• Regulating fertility hormones – stress and other factors can disrupt the function of the hypothalamic pituitary-ovarian axis (HPOA), causing hormonal imbalances which can affect fertility.

Acupuncture has been shown to affect hormone levels by promoting the release of beta-endorphin in the brain, which affects the release of gonadotrophin releasing hormone by the hypothalamus, follicle stimulating hormone from the pituitary gland, and oestrogen and progesterone levels from the ovary.

  • Increasing blood flow to the reproductive organs – stress stimulates the sympathetic nervous system, which cause the arteries to the ovaries to tighten and constrict thereby reducing blood flow.

Acupuncture reduces and stops this from happening and actually improves the blood flow to the ovaries; this actually creates a better environment in which the ovarian follicles develop.

Acupuncture also the increases blood flow to the uterus improving the thickness of the endometrial lining and increasing the chances of embryo implantation.

  • Helps balance and reduce the negative effects of polycystic ovarian syndrome (PCOS) – PCOS is one of the most common causes of female infertility.

By reducing sympathetic nerve activity and balancing hormone levels, acupuncture has been shown to reduce the number of ovarian cysts, stimulate ovulation, enhance blastocyst implantation and regulate the menstrual cycle in women with Polycystic ovary syndrome.

Acupuncture can most certainly be seen as a companion to couples on their journey to creating a family.

I share more about my experience as a Professional Lead in acupuncture on my blog Balquees Ali


Balquees Ali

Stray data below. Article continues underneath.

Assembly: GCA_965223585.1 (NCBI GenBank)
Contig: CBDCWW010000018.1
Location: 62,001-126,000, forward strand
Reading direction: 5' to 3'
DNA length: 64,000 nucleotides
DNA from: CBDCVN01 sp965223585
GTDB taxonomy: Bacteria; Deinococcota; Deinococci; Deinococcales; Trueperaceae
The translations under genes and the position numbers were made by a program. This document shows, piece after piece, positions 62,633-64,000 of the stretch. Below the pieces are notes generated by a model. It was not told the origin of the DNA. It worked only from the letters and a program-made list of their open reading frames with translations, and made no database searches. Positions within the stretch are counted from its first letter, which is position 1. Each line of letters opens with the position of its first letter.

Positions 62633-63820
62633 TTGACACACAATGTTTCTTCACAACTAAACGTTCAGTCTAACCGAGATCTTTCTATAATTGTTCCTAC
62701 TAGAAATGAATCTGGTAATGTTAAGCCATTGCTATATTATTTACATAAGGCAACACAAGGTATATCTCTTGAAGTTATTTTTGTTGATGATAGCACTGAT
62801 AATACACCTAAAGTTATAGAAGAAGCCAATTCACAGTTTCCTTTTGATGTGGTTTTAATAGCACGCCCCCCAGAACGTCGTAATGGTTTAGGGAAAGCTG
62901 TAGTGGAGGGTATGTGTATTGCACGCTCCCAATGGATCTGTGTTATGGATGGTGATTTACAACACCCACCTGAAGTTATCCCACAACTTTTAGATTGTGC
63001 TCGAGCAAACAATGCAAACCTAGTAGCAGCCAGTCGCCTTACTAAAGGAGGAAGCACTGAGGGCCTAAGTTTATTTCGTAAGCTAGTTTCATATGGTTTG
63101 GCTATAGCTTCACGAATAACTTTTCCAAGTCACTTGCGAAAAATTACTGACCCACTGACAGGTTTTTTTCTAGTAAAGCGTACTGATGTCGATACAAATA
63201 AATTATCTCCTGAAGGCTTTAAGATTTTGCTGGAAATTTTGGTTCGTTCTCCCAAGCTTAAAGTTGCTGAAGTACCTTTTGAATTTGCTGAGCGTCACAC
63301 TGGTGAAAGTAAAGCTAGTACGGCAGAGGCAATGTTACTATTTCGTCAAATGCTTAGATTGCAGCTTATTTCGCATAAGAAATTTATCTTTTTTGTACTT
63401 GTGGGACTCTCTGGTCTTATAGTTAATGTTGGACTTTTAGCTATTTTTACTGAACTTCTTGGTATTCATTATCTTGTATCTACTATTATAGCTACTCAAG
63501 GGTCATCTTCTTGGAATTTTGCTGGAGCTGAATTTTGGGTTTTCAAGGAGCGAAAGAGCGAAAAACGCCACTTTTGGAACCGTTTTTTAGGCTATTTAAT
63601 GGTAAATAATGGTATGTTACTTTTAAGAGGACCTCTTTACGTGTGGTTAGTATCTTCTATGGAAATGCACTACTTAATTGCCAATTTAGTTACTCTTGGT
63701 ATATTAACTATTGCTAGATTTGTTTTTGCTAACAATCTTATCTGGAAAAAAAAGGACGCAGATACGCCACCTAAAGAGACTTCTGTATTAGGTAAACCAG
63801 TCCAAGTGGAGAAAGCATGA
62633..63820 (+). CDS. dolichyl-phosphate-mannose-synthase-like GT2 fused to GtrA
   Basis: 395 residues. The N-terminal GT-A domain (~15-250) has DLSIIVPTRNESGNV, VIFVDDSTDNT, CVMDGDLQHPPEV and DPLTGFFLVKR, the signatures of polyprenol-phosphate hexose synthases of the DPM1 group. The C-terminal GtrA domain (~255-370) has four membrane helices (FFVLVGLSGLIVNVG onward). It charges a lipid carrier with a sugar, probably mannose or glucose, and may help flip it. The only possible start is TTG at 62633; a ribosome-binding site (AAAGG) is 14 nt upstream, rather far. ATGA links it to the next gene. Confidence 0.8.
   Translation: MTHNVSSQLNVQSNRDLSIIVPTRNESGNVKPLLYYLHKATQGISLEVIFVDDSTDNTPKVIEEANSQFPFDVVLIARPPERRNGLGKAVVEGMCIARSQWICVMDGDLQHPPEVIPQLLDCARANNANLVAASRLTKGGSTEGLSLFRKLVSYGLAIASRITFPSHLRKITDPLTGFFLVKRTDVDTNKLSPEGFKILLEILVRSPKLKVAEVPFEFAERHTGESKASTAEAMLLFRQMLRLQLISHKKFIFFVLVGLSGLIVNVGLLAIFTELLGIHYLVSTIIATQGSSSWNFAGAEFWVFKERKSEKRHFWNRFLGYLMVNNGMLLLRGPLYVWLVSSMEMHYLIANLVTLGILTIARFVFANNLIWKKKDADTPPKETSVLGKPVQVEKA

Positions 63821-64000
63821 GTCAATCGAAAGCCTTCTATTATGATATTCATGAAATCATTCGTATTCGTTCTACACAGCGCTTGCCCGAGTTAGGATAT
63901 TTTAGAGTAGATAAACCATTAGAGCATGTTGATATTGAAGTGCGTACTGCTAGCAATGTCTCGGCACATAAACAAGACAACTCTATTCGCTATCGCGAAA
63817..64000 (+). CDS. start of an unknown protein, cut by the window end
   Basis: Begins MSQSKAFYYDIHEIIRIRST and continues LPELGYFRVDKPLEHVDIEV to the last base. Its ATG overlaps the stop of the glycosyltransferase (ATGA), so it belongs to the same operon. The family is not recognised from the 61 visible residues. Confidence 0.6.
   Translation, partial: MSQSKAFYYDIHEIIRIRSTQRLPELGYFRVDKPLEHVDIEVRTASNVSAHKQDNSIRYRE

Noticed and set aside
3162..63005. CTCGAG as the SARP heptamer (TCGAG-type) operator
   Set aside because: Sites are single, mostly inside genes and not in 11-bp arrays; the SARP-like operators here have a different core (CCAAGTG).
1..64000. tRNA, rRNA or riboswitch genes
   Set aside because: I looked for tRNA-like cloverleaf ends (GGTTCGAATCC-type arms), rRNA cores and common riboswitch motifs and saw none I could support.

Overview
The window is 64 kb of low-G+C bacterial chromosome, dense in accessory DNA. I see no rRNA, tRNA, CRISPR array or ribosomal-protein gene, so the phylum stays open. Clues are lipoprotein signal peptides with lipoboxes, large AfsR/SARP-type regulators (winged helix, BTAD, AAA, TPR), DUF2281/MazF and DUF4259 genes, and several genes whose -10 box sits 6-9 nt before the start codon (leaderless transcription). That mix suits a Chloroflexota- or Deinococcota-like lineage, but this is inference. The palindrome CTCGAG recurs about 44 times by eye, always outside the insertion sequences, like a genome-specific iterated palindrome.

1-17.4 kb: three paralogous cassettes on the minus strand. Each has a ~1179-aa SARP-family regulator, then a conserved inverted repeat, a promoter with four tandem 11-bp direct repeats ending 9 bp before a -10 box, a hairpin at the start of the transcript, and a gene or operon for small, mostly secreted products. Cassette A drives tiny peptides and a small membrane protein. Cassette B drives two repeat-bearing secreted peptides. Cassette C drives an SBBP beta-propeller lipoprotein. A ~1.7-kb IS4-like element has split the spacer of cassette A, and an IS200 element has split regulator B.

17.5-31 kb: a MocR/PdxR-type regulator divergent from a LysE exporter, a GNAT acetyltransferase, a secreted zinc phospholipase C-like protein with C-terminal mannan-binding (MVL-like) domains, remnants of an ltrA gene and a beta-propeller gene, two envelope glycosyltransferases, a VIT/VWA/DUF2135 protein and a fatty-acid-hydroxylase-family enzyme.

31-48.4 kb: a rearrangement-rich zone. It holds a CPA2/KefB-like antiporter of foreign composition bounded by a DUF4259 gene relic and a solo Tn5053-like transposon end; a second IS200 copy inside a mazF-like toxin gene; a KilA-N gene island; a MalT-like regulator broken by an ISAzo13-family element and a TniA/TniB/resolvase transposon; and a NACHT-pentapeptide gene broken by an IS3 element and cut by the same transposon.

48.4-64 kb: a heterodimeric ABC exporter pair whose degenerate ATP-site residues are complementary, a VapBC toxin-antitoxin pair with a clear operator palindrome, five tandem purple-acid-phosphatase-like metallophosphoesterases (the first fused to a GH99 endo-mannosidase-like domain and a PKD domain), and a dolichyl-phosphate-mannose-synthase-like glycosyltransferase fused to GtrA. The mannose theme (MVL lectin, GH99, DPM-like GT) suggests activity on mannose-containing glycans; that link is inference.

I developed an interest in acupuncture after having treatment myself for persistent and debilitating migraines and now regard myself to be migraine free. I trained and qualified in acupuncture at the renowned Northern College of Acupuncture in York, graduating in 2009. I am an accredited member of the British Acupuncture Council (BAcC), a West Yorkshire Regional Co-ordinator for regional members and I am a Professional Development Lead with the British Acupuncture Council. Before I discovered Acupuncture I was a teacher with specialisms in food and nutrition, I also have skills in clinical supervision, counselling and psychotherapy having worked in private, public and voluntary sectors within a counselling context. Having spent nearly 15 years’ within the profession I developed the ability to establish effective therapeutic relationships with my patients. My passion for acupuncture is complemented by a deepening experience in the application of Traditional Chinese Medicine principles. I believe that with my nutrition, counselling and teaching backgrounds I can help, enable, empower and support individuals to value the importance of self care. Recent developments in my practice are the study and application of auriculotherapy, a principle that considers the ear to be a map of the body whereby treating a point in the ear can have positive impact elsewhere on the body. I regularly share educational material relating to TCM, you can email with any questions relating to Acupuncture or Traditional Chinese Medicine